HJ-ED-DHJ

June 25, 2007

City Council rescinds Cherry Circle, Marcia Street motion

By Roz Kohls
Staff Writer

The Dassel City Council rescinded its June 4 motion to fund 20 percent of the infrastructure in Howard Page’s Cherry Circle development last Monday, because it held no public hearing first.

The council then scheduled a public hearing for both the Cherry Circle and Marcia Street projects for Monday, July 16.

City Administrator Myles McGrath explained that before a city can spend taxpayers’ money, according to the Statutory 429 process, it must conduct a hearing. He gestured to the residents at the meeting that they should have been allowed to give their opinions first, before the council decided to have taxpayers fund $30,000 of Cherry Circle, and $21,600, or 60 percent, of the Marcia Avenue project.

McGrath apologized for not advising the council about the need for a public hearing.

Before the council rescinded the motion, however, Mayor Ava Flachmeyer defended her decision to help Page with the eight or nine wooded lots he is developing between Highway 12 and the south end of North Marcia Street. Flachmeyer said Page was a “good friend,” she had no conflict of interest in the decision, and that her husband no longer is employed by Page.

Then Deb Suchy approached the council and asked Flachmeyer why she didn’t return her phone calls when she wanted to express her concerns about the Cherry Circle funding. Suchy told her that Flachmeyer had campaigned for mayor by promising to be available and willing to listen to constituents.

Suchy expressed skepticism that Flachmeyer was working 24 hours a day, seven days a week, and unable to return her calls.

“It is not the city’s business to make sure a developer makes a profit,” Suchy added.

John Dahl, developer of Martin Estates, also approached the council and said he felt encouraged that the June 4 motion was rescinded. When he developed Martin Estates, he had to pay 100 percent of the costs of the infrastructure, as the developers for Summit Hills and Highland Meadows did, he said.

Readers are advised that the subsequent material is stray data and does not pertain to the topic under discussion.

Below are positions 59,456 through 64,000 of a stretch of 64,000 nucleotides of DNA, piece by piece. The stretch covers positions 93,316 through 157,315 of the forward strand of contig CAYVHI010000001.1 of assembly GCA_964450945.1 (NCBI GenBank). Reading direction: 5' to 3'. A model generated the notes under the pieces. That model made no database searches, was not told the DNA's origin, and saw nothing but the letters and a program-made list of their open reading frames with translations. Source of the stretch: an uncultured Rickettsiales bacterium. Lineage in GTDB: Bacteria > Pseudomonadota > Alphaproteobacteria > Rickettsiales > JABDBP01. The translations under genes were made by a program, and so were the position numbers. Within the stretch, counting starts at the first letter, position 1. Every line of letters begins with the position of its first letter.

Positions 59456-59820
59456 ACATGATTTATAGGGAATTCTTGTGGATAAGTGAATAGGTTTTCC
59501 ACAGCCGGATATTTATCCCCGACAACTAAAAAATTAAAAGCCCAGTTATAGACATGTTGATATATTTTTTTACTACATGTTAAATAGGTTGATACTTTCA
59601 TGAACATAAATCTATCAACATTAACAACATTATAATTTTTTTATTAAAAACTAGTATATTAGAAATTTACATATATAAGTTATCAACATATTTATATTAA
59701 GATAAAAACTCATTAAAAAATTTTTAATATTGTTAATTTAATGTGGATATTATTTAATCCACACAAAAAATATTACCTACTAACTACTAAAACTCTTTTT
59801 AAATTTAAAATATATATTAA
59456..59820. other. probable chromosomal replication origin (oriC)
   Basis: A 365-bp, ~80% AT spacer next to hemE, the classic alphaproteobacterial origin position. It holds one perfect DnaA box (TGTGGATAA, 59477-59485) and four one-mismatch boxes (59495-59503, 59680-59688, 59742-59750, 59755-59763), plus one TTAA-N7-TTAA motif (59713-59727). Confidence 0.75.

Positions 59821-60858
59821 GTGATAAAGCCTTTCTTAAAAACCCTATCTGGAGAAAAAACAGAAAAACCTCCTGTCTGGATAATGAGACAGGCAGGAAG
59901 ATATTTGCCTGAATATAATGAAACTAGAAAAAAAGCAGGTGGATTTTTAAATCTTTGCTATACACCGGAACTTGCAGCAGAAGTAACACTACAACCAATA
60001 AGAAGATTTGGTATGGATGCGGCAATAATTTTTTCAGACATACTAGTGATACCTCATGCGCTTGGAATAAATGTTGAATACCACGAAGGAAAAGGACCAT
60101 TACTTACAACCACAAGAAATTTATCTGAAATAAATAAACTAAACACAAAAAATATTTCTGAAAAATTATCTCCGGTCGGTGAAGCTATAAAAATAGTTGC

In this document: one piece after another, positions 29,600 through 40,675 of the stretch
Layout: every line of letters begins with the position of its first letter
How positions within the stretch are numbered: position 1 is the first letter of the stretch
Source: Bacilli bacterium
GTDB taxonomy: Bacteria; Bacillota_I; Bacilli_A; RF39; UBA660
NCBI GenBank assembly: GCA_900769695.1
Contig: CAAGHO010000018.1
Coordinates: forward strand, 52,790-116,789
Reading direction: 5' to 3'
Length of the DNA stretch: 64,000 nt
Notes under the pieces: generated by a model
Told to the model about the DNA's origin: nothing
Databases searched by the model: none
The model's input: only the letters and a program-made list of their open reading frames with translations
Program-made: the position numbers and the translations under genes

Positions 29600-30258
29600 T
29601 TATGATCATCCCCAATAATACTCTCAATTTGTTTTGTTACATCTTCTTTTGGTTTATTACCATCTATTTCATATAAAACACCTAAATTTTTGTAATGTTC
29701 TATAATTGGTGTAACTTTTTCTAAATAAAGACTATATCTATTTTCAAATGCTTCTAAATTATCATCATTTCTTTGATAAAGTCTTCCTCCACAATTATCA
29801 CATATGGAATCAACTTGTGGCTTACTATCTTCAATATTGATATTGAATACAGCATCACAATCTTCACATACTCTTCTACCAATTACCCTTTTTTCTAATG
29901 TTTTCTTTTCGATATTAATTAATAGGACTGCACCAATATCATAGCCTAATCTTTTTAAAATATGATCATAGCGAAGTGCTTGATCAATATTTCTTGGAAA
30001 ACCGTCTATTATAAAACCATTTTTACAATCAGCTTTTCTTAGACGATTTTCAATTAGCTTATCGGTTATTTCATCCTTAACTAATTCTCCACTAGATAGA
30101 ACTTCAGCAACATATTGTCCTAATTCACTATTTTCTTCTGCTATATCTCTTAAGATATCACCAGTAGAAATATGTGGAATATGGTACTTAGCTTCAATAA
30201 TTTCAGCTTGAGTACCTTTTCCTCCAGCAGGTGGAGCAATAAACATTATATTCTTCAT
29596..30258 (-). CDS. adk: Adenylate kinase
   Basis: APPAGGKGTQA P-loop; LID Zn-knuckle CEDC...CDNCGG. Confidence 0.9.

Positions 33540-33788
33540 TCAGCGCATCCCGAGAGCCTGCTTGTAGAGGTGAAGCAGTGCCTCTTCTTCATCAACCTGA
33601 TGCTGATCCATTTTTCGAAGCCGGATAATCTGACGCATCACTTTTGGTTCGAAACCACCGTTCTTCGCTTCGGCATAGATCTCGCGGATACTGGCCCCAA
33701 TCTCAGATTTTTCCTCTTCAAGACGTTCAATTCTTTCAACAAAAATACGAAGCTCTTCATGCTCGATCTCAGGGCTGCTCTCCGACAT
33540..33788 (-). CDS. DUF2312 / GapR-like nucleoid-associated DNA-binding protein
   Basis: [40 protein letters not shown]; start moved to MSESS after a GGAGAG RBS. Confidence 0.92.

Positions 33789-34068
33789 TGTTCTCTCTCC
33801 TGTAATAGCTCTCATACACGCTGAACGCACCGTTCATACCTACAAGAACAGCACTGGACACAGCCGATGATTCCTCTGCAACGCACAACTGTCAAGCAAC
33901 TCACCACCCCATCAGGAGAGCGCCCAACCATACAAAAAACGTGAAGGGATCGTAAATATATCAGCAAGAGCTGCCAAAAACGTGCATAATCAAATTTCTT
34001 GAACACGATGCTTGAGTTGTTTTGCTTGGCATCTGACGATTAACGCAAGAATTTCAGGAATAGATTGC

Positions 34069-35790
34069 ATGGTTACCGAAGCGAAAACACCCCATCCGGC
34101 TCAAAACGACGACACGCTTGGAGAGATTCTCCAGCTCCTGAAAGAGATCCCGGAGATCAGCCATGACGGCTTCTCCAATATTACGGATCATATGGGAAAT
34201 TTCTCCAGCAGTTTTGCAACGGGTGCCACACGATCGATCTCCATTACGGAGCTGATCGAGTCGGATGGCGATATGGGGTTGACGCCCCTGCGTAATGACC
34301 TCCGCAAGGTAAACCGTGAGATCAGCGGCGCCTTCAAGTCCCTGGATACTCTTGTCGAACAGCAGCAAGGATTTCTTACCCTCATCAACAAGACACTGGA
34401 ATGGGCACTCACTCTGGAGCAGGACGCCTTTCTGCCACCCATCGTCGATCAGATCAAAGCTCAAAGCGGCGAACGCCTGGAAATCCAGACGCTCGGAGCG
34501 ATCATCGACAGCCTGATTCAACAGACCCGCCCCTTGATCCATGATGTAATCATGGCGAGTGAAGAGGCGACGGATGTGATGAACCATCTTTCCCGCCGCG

“I know what I had to pay for my development, and it wasn’t cheap,” Dahl said.

Ralph Danielson was next to approach the council. He pointed out that Dahl was just as much a “good friend” as Page is, and that it didn’t make sense for the city to try to guarantee a profit for Page, and not Dahl and the other developers.

Mary Jensen and her husband, Lonnie Jensen, are owners of one of the three properties abutting the Marcia Street project. Mary Jensen also complained to the council how they were not notified that they would be sharing in 40 percent of the cost of the $36,000 project. She also said their 35-foot frontage would not get any benefit from it.

McGrath agreed they didn’t benefit from it, and said notices will be sent out to all the property owners involved in both projects for the July 16 hearing.

Steve Mattson of Northland Securities led the process for issuing $660,000 in bonds for 20 years at an average 4.6 percent interest rate for the Fifth Street Improvement Project. It included only the portion of the street from William Avenue to Centennial, and not Marcia Street, nor Cherry Circle, as it did June 4.

Northland Securities also is issuing tax exempt bonds that would be placed by Augustana Care of Minneapolis for Dassel Lakeside Community Home, he said. The $1.5 million bond will be used to pay off all current Dassel debt on the facility.

The city will be a conduit for the issuance of the bond, but the city will not carry any liability for it. The hearing date is set for July 16 also.


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